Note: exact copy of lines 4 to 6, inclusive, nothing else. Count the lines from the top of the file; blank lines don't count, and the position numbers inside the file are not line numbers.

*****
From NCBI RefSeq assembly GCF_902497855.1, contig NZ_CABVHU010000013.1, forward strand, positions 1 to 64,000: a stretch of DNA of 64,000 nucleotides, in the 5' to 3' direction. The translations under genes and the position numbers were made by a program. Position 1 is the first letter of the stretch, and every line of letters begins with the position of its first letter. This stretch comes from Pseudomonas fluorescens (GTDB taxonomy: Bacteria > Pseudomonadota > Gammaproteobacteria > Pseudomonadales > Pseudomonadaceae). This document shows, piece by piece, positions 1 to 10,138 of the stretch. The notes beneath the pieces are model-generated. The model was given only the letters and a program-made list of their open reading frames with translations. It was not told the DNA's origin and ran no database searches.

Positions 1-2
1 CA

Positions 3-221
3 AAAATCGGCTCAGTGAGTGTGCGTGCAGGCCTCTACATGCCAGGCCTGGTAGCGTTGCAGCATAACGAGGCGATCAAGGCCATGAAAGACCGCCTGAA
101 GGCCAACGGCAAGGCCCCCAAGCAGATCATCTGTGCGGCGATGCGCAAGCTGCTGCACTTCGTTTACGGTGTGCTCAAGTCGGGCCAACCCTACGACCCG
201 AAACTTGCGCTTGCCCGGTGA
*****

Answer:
Positions 3-221
3 AAAATCGGCTCAGTGAGTGTGCGTGCAGGCCTCTACATGCCAGGCCTGGTAGCGTTGCAGCATAACGAGGCGATCAAGGCCATGAAAGACCGCCTGAA
101 GGCCAACGGCAAGGCCCCCAAGCAGATCATCTGTGCGGCGATGCGCAAGCTGCTGCACTTCGTTTACGGTGTGCTCAAGTCGGGCCAACCCTACGACCCG